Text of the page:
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Near Sharpsburg in Washington County, Maryland — The American Northeast (Mid-Atlantic)
 

New Jersey State Monument

 
 
The New Jersey State Monument image. Click for full size.
Photographed By Craig Swain, February 9, 2008
1. The New Jersey State Monument
Behind the monument stands the Indiana State Monument.
Inscription.  
(Each unit is detailed in a separate tablet):
Thirteenth New Jersey Infantry
Colonel Ezra A. Carman, Comanding
Third Brigade, First Division
Twelfth Corps
—————
Here this regiment, seventeen days after leaving home, met "its Baptism of fire," September 17, 1862. The first to fall was Captain Hugh C. Irish, later in the day the regiment was heavily engaged in rear of Dunkard Church, its loss during the day was 102. In the Army of the Potomac, and afterwards with General Sherman's Army, the Regiment served until the close of the war.

First New Jersey Infantry
Lieut.
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Col. Mark W. Collett, Commanding
First Brigade, First Division
Sixth Corps.
————
The 1st, 2nd, 3rd and 4th New Jersey Infantry and Hexamer's Battery A, were known as the "First New Jersey Brigade." These were the first three year volunteers from the State. After serving through the peninsula campaign the Brigade on Sept. 14, 1862 performed such gallant service at Crampton's Pass as to call forth the high commendation reproduced on the next tablet.

Second New Jersey Infantry
Colonel Samuel L. Buck, Commanding
First Brigade, First Division
Sixth Corps
————
Headquarters, 1st, Brigade, 1st Division
Sixth Corps, Camp in Crampton's Pass
Maryland Sept. 15, 1862.
General Orders Soldiers of the first New Jersey Brigade. The 14th of September, 1862, is one long to be remembered,
13th New Jersey Tablet image. Click for full size.
Photographed By Craig Swain, February 9, 2008
2. 13th New Jersey Tablet
Note the inclusion of the XII Corps badge, a star, above the tablet. The others use a cross designating the VI Corps.
for on that day you dashingly met and drove the enemy at every point, your advance in line of battle, under a galling Artillery fire was a feat seldom if ever surpassed. The Heights you took show plainly what determined and well disciplined soldiers can do.
(Continued on next Tablet)

Third New Jersey Infantry
Colonel Henry W. Brown, Commanding
First Brigade, First Division
Sixth Corps
————
(Continued)
"You have sustained the reputation of your state and done credit to your officers and yourselves. While we lament the death of our brave comrades who have fallen so gloriously we can only command their souls to God and their sorrowing friend to his sure protection. May you go from Victory to Victory, is the hope and wish of the Colonel commanding Brigade."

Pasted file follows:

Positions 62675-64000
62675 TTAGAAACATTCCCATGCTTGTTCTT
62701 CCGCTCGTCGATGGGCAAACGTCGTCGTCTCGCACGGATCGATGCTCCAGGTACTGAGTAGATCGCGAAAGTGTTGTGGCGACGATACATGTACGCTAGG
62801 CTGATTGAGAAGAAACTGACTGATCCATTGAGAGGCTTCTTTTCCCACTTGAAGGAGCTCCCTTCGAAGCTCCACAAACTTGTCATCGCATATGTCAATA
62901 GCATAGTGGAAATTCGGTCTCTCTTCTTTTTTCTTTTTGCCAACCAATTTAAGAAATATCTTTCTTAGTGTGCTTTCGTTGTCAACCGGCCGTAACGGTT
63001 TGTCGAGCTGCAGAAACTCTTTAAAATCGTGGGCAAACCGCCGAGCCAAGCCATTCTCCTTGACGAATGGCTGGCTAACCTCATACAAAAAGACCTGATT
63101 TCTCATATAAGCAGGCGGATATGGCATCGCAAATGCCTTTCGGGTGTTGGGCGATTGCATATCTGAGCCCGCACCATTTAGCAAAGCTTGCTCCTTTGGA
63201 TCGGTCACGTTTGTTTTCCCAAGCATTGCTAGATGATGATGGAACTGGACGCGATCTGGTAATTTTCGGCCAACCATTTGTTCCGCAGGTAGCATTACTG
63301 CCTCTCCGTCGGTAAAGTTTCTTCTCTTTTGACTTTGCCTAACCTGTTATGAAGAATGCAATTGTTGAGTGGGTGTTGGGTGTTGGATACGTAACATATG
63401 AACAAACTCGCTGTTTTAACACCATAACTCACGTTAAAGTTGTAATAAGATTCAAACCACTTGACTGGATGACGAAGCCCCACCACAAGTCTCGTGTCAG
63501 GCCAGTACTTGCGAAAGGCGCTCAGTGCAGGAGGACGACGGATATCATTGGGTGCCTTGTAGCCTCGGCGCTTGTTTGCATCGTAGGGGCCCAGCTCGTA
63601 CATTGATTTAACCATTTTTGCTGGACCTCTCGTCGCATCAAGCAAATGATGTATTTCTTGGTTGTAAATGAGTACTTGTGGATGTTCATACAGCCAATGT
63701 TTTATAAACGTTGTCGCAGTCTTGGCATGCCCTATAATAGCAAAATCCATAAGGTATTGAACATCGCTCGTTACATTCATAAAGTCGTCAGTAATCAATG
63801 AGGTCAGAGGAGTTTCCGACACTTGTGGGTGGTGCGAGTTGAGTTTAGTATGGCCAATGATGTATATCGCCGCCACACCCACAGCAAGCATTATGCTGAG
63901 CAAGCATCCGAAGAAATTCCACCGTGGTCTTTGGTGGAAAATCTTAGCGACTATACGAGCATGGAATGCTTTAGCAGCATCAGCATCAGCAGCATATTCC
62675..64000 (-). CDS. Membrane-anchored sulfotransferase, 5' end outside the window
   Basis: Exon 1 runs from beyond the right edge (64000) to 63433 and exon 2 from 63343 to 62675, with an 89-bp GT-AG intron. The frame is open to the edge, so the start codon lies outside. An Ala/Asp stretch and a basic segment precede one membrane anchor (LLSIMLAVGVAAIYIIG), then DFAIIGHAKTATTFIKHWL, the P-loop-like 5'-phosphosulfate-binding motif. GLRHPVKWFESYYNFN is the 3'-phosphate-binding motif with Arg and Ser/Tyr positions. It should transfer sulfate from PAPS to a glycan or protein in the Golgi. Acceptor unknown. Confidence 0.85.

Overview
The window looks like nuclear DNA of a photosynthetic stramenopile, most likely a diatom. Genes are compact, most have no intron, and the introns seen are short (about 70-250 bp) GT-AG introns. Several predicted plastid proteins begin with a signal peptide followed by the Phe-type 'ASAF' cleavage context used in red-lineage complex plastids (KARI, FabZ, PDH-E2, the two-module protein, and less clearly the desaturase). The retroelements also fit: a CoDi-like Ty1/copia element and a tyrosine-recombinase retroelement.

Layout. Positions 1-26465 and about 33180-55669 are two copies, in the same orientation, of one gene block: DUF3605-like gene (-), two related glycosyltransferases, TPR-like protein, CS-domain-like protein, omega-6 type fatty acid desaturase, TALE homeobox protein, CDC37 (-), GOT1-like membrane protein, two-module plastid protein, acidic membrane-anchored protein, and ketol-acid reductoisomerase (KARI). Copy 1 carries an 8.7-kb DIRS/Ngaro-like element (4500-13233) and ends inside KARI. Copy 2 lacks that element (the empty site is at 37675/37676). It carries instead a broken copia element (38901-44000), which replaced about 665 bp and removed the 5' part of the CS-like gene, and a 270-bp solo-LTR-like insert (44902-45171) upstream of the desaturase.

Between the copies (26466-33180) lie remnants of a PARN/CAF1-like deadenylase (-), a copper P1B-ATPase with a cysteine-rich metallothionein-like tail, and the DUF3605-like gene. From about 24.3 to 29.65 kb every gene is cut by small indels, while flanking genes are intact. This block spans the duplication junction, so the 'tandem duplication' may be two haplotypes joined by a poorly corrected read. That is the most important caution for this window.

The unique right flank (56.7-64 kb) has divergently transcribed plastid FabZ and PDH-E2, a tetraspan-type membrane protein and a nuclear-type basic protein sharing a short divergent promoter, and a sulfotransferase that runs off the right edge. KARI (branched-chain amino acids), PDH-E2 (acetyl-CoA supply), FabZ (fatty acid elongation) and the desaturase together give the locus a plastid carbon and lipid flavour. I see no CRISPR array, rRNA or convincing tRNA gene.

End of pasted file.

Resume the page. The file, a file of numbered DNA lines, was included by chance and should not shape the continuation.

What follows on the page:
A.T.A. Tolbert
Colonel Commanding
(See Next Tablet)

4th
1st New Jersey Tablet image. Click for full size.
Photographed By Craig Swain, February 9, 2008
3. 1st New Jersey Tablet
New Jersey Infantry

Colonel William B. Hatch, Commanding
First Brigade, First Division
Sixth Corps
————
(Continued)
From its Bivouac at Crampton's Pass the first New Jersey Brigade marched to the field on the morning of September 17, 1862, and took position 600 yards, easterly of this point near the Dunkard Church, where it remained until Sept. 19. It supported the sixth Corps Artillery and for six hours was under severe Artillery fire by which several men were killed or wounded.

Battery A,
First New Jersey Artillery

Captain William Hexamer, Commanding
First Brigade, First Division
Sixth Corps
————
After engagement at Crampton's Pass Sept. 14, 1862, the Battery was engaged on Sept. 17, at three different points on this field. From three to six o'clock the Battery fired
2nd New Jersey Tablet image. Click for full size.
Photographed By Craig Swain, February 9, 2008
4. 2nd New Jersey Tablet
280 shells, 200 shrapnel and 15 canisters, forcing out of position two Confederate Batteries and repelling an Infantry force.

Erected by the state of New Jersey in grateful remembrance of her gallant sons who fought on this field Sept. 17, 1862.
——————
Dedicated Sept. 17, 1905
—————
Governor
Franklin Murphy (13th N.J. Inf.)
—————
Commissioners
James O. Smith (13th N.J. Inf.)
Joseph E. Crowell (13th N.J. Inf.)
John J. Toffey (33rd N.J. Inf.)

 
Erected 1905 by State of New Jersey.
 
Topics. This historical marker and monument is listed in this topic list: War, US Civil. A significant historical date for this entry is September 17, 1862.
 
Location. 39° 28.851′ N, 77° 44.894′ W. Marker is near
3rd New Jersey Tablet image. Click for full size.
Photographed By Craig Swain, February 9, 2008
5. 3rd New Jersey Tablet
Sharpsburg, Maryland, in Washington County. Marker is at the intersection of Dunker Church Road / Old Hagerstown Pike and Cornfield Avenue, on the right when traveling north on Dunker Church Road / Old Hagerstown Pike. Touch for map. Marker is in this post office area: Sharpsburg MD 21782, United States of America. Touch for directions.